I took the magazine with me to the Downtown Mall, where the youth of today clustered in little sociological contingents: a group of goths by the fountains, some punks by the telephones, some hippies in a circle on the ground. I saw one of the punk kids run up and smack one of the goths, sending his glasses skittering across the bricks while the punks laughed. I felt really sorry for the goth to have suffered such a humiliation. I went over to the hippies because I know their "leader," Fatima Durkee, a gazelle of a teenage girl given to practicing bizarre little rituals. Today she had lots of random objects laid out like tarot cards on the bricks in front of her. I have no idea what she was doing, but I was enchanted by her creativity. Of course though I wanted to outdo her. I barged into the circle and proclaimed that I would now read an advertisment from the magazine in my hands. I then gave a dramatic oration of an advertisement for some kind of airplane equipment. The hippies got a surreal kick out of that, commenting as though I had done something great. I rose to my feet and returned to the Downtown Artspace.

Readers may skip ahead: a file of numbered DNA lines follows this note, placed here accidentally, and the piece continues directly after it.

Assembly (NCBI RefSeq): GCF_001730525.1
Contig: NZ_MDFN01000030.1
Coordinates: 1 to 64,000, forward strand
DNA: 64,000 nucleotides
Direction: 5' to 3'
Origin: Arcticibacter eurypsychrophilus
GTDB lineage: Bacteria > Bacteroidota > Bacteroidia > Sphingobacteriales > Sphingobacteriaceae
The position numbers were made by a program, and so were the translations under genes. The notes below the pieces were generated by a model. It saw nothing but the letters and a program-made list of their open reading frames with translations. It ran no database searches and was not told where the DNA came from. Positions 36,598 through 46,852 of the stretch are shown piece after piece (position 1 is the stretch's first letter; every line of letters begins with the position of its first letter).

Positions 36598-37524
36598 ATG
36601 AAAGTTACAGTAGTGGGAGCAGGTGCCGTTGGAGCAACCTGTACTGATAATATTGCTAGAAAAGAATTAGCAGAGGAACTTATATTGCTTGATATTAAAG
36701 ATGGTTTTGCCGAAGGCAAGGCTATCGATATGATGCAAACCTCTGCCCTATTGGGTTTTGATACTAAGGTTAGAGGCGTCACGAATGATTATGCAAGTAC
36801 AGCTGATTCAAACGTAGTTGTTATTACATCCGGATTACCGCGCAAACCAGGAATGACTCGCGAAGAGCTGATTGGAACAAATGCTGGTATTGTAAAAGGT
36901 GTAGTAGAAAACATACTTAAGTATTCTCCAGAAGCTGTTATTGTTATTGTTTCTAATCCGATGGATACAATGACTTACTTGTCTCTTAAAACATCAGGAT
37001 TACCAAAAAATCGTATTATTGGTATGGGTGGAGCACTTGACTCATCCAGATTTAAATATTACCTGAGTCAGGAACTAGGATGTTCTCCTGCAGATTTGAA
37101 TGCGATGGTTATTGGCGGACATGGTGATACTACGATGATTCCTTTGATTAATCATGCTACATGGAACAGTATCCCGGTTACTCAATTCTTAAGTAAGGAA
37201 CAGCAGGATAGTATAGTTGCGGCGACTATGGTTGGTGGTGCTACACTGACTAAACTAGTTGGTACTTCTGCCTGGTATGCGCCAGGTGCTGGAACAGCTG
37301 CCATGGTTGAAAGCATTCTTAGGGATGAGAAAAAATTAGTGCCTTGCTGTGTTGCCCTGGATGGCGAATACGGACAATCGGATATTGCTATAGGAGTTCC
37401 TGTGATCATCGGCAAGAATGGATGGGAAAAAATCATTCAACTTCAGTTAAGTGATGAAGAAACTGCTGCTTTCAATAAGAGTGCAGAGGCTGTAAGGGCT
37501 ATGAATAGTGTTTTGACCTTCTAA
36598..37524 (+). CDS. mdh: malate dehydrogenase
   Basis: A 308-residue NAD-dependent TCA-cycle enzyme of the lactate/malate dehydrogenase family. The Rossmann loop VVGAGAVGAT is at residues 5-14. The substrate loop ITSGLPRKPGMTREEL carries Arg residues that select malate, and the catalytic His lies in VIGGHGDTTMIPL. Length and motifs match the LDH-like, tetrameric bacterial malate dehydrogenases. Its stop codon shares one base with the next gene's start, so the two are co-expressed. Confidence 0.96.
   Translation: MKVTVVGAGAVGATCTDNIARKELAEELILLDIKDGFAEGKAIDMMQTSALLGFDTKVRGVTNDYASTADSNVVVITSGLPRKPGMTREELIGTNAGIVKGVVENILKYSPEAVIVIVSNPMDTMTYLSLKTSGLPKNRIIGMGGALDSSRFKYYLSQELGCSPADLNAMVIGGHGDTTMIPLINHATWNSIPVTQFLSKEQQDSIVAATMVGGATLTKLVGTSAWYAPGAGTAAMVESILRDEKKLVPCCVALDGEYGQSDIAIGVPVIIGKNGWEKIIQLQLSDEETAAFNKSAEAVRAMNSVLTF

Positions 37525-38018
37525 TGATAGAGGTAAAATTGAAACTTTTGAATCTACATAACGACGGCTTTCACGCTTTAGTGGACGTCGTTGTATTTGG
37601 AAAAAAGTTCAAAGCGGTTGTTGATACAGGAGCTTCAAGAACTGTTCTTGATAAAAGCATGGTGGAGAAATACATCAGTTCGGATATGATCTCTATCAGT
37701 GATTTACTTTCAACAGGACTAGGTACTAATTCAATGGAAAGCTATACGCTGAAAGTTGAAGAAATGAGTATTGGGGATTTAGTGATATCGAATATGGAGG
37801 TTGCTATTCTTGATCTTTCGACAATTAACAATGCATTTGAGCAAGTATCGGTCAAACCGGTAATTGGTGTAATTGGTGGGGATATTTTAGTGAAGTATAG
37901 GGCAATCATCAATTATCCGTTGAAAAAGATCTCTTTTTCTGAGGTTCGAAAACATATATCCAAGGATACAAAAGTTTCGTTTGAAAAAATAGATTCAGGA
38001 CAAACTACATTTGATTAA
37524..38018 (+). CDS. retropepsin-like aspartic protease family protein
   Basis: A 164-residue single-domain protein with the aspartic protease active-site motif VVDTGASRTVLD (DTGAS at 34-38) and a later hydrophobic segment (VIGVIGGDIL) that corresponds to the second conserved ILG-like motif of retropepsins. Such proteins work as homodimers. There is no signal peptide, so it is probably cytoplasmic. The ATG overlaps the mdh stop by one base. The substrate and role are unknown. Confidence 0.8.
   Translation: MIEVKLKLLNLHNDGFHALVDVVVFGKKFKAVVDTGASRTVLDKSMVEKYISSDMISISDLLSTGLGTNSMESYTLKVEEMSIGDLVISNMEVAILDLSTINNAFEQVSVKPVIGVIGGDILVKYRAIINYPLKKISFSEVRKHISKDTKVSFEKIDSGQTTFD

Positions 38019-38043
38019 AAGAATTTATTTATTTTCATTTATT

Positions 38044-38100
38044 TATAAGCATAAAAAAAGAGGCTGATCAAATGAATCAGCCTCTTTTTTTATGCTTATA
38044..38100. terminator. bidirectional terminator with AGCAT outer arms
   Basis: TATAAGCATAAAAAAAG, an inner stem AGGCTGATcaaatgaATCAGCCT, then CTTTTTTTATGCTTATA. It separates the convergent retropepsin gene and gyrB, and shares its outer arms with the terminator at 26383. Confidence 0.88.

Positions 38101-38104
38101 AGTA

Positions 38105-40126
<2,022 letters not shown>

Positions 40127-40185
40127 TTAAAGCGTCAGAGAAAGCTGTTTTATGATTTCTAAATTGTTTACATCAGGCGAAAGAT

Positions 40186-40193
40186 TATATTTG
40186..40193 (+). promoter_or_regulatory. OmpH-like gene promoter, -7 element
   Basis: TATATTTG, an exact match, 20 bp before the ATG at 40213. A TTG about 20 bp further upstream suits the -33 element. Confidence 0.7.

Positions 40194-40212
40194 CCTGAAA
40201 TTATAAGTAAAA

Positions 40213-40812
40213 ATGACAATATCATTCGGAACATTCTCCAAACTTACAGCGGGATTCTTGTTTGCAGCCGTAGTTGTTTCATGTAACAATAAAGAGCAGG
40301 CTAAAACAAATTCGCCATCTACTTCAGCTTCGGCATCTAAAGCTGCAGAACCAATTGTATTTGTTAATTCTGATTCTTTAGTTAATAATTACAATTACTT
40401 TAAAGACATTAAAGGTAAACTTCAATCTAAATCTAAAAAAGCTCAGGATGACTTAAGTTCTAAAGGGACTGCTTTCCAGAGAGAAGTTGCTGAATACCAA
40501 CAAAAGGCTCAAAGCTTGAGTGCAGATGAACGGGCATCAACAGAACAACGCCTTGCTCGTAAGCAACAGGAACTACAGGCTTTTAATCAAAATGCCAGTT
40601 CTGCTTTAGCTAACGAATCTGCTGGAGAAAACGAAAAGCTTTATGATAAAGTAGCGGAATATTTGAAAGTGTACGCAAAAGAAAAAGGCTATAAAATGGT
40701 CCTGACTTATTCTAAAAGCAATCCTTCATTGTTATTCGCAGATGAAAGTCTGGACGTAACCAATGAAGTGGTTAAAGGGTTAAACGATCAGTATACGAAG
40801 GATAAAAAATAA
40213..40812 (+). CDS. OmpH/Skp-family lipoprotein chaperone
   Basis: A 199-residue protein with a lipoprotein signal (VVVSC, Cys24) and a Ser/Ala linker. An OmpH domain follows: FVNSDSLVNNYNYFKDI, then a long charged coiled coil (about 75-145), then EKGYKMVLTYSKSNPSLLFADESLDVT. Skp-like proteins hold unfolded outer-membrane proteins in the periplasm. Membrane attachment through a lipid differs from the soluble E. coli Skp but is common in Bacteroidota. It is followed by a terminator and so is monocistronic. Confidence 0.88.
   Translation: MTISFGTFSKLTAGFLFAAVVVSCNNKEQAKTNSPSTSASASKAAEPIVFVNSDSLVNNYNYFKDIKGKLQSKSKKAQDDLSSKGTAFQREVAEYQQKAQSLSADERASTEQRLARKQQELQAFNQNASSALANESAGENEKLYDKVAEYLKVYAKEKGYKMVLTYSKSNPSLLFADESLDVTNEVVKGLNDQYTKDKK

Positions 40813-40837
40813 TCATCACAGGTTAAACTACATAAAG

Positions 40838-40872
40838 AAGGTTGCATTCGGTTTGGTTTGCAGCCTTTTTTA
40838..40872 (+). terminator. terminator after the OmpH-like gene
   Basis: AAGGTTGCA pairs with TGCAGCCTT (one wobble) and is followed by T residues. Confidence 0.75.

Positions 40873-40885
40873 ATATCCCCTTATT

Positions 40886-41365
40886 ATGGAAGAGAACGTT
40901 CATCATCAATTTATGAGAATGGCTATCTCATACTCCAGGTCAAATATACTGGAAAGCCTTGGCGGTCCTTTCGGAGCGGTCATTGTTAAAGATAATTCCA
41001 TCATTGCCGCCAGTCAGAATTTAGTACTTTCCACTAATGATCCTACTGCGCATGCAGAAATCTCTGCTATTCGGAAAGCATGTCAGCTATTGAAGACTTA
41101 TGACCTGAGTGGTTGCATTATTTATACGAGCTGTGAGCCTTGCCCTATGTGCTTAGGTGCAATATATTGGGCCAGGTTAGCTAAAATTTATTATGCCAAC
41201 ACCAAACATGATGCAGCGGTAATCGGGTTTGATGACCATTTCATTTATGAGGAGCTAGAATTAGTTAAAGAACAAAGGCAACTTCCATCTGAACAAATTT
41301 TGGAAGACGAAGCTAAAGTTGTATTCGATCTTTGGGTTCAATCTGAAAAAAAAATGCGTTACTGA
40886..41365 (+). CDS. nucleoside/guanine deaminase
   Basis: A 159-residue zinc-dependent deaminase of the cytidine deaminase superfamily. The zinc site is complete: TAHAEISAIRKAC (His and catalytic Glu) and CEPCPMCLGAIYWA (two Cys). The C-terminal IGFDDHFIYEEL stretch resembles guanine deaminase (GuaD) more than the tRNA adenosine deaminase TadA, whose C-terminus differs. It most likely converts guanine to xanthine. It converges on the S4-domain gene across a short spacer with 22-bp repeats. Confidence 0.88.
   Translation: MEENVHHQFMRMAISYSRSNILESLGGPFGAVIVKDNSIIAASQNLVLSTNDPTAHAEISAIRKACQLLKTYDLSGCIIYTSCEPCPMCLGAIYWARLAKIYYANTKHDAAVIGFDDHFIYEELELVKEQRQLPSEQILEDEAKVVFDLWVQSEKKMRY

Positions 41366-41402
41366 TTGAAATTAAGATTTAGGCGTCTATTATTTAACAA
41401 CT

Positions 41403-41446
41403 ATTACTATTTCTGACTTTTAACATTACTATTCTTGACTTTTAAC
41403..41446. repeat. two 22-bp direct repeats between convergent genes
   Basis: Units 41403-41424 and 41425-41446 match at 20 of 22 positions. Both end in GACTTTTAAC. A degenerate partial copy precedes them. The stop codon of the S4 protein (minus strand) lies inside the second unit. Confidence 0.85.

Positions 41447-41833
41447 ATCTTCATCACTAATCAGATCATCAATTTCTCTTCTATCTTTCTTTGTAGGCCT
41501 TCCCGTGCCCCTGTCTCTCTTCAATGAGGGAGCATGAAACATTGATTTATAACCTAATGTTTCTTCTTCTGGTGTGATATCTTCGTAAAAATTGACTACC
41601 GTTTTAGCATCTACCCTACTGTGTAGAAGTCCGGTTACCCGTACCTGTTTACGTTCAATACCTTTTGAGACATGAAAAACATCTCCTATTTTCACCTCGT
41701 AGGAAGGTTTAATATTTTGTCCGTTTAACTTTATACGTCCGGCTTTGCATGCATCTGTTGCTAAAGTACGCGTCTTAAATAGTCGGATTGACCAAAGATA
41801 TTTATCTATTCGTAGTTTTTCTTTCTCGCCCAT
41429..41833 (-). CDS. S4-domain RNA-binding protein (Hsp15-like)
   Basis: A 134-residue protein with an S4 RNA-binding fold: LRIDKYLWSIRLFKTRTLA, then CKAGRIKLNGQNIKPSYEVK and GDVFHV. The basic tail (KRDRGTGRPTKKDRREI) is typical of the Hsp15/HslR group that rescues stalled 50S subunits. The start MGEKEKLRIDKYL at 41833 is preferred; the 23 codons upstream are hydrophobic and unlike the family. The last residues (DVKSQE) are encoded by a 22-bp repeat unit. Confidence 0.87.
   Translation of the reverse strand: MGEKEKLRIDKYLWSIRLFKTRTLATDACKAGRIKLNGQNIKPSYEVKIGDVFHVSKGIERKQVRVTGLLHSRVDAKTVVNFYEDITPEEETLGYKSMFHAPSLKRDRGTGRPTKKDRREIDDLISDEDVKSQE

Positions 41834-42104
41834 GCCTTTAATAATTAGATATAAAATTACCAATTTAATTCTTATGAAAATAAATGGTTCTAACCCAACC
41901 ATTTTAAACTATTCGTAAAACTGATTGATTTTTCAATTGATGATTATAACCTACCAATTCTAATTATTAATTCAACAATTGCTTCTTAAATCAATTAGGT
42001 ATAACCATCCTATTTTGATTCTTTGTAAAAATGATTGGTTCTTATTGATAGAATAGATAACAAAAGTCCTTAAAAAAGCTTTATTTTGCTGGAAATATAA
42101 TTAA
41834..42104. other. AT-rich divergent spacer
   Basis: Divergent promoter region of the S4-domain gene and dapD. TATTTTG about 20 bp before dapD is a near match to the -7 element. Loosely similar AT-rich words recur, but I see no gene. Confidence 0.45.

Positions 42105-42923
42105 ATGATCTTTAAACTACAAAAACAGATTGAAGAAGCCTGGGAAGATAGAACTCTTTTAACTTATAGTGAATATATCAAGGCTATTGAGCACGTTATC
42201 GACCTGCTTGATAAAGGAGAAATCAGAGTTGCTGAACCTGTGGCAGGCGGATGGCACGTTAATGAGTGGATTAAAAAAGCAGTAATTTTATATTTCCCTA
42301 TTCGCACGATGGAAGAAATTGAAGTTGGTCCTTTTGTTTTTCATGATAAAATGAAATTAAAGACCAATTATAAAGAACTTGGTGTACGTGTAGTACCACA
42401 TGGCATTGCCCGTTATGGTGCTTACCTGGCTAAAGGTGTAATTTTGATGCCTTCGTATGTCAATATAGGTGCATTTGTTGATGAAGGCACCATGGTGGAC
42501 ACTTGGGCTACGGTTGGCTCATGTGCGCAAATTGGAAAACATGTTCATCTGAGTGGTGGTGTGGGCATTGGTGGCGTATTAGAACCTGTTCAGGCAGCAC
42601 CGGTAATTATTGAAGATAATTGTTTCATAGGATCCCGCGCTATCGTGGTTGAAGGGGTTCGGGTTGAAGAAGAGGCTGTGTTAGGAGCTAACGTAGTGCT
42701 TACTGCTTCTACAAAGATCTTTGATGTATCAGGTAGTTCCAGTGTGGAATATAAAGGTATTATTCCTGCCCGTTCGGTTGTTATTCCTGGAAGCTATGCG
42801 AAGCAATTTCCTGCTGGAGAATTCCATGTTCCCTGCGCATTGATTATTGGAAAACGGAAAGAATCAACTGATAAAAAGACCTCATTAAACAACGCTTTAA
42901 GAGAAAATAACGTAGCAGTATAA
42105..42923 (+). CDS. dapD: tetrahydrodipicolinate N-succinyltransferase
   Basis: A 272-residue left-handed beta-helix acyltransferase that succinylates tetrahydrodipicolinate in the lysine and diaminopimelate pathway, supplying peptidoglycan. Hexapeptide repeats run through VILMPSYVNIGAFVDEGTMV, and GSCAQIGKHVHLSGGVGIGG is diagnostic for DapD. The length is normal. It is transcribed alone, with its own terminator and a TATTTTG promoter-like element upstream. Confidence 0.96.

It was a non-physical symbolic meeting of essence that could stand comfortably in the place of everything else that people want from romance.